It isn't just motor vehicles that are affected by ever increasing complexity: high-tech consumer gadgets, especially those with integrated circuits (which let's face it, is most of them these days) are seemingly built to prevent tampering or repairs by the end user. Yet this is a fairly recent phenomenon. In my grandparents' generation the most sophisticated item in their house was likely to be a radio that used vacuum tube technology, but a cheaper alternative was available in the form of a do-it-yourself galena or pyrite crystal radio. Even children - Arthur C. Clarke amongst them - were able to build these self-powered devices, which worked rather well except for the fact that they had no speaker and so the user had to listen via headphones. It might seem unlikely that such as device was easy to construct until you remember that pioneer aircraft were built by bicycle manufacturers!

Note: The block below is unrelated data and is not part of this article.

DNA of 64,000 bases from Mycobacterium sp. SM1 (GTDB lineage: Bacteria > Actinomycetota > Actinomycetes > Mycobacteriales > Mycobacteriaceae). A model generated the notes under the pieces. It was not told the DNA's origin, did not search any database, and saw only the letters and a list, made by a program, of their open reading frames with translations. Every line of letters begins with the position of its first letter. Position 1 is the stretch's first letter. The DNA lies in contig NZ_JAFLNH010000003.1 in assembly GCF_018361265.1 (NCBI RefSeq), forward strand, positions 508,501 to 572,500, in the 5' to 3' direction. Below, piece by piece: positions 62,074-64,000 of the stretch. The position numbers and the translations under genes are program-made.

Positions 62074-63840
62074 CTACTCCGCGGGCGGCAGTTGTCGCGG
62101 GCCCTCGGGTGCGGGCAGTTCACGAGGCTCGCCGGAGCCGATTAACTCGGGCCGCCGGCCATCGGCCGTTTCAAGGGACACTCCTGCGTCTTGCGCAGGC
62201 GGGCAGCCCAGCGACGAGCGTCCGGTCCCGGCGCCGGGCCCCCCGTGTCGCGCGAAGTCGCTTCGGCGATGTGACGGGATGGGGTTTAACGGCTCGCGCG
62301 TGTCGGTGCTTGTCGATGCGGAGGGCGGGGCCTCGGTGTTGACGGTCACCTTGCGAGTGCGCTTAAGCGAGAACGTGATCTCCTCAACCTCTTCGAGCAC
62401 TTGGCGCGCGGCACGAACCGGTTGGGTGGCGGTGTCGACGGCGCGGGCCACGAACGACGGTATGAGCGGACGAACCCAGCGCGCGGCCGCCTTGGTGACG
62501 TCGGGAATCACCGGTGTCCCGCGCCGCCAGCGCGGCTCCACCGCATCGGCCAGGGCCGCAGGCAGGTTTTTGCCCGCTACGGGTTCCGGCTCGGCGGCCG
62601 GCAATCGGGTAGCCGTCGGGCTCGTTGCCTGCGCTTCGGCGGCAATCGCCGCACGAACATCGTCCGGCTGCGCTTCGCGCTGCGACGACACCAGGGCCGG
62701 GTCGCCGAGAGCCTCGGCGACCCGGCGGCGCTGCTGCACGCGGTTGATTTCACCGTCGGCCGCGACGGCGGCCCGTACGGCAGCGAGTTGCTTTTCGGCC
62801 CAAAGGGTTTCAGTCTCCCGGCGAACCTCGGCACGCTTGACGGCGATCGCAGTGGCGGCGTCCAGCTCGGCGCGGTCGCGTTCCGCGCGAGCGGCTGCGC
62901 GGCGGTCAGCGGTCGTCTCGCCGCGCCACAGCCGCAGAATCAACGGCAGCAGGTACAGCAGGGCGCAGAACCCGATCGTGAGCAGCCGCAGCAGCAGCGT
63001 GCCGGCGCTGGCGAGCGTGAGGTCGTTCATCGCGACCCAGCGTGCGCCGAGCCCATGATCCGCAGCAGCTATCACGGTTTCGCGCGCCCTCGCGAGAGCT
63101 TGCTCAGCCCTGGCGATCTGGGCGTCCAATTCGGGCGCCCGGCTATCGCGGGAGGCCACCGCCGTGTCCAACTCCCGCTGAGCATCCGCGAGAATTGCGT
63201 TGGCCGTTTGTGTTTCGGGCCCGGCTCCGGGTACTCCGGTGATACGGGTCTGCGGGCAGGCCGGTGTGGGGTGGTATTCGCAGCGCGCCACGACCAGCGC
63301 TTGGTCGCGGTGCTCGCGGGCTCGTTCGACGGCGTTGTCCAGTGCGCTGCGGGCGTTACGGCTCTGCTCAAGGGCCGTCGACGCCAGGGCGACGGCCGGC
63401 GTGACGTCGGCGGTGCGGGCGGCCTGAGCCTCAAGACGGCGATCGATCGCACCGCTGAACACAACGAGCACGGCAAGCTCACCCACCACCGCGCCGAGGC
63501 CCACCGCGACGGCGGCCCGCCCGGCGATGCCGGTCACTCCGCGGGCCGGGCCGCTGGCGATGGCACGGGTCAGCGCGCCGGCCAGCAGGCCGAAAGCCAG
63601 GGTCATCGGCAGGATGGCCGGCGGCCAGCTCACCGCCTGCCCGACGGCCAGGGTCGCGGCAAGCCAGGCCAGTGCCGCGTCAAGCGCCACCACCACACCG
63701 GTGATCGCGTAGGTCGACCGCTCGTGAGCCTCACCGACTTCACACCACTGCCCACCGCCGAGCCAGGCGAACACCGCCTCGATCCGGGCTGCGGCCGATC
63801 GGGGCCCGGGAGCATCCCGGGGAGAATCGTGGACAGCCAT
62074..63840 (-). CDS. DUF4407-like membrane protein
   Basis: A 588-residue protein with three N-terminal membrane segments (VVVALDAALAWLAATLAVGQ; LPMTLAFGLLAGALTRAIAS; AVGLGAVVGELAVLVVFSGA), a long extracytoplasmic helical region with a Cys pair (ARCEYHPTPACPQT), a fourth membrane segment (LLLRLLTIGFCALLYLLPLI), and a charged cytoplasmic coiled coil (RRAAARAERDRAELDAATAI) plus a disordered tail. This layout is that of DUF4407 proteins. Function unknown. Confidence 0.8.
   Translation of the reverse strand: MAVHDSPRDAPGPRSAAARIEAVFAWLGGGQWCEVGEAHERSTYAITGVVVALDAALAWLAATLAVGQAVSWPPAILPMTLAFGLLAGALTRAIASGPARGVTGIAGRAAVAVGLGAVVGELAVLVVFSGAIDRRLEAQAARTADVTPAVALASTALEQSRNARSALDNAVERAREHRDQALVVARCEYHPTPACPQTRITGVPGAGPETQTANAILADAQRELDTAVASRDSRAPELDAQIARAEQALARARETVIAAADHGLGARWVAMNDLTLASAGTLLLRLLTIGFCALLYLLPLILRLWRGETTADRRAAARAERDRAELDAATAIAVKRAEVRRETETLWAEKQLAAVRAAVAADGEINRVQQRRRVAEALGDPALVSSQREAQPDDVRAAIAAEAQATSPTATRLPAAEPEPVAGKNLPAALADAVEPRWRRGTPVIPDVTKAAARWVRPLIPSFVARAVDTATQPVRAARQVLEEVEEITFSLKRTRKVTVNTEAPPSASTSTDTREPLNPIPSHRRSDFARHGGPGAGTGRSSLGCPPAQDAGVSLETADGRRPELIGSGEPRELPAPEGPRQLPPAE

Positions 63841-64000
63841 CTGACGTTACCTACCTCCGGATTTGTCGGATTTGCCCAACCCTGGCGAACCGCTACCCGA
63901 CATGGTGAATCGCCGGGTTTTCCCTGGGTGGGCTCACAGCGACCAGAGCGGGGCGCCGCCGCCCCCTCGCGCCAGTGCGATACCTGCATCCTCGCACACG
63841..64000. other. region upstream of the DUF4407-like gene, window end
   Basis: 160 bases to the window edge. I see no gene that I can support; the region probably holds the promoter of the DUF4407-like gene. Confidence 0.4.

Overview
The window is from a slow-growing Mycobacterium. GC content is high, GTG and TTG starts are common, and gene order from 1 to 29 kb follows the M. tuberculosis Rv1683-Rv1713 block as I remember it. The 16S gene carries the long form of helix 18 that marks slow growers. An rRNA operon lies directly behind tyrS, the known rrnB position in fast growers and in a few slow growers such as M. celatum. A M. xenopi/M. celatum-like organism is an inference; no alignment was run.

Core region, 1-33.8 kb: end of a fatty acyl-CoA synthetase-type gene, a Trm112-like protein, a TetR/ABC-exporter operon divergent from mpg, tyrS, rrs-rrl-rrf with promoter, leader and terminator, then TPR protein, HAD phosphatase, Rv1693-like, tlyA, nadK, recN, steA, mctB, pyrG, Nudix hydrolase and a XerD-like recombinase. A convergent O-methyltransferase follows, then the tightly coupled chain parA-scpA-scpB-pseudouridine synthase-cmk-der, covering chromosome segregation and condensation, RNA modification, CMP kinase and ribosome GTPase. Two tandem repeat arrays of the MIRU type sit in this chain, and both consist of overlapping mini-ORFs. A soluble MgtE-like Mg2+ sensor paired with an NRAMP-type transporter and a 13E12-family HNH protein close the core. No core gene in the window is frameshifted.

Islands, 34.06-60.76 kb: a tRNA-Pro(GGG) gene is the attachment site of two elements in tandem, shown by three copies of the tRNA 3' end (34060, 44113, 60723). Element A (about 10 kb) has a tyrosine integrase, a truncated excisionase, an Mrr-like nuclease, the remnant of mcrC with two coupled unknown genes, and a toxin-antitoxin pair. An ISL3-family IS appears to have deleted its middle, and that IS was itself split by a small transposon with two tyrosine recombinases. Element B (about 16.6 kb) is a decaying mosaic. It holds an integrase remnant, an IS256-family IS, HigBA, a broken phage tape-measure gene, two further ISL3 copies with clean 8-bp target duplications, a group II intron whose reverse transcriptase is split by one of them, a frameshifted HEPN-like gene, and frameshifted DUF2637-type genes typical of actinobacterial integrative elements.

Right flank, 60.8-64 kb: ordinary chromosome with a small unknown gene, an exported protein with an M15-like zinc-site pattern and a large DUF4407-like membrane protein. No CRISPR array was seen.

In contrast, the most advanced technological item my parents would have had until their twenties - when television sets started to become affordable - would have been a mass-produced transistor radio. Compared to the valve-infested sideboard gramophone, simple problems such as loose wires in these radios could be repaired with basic tools such as small screwdrivers, needle-nose pliers and a low wattage soldering iron. Whilst requiring a bit of skill and some understanding of wiring, such repairs were still within the range of many consumers.

Today, my experience suggests that the expendable consumerism that first became overt in the late 1960's is a key mind set in developed nations, with do-it-yourself work on gadgetry largely absent. In fact, it is frequently cheaper to buy a replacement item than to have it repaired or purchase the tools in order to attempt those repairs yourself. The speed with which newer models are released is such that it may even prove impossible to source a replacement part only a few years after the item has been purchased. This inevitably increases our distance from the inner workings of the ever more numerous high-tech consumer gadgets we now surround ourselves with. Surely it is a great irony that despite our ability to operate all of them, the vast majority of users have little idea of the fundamentals of the technologies involved?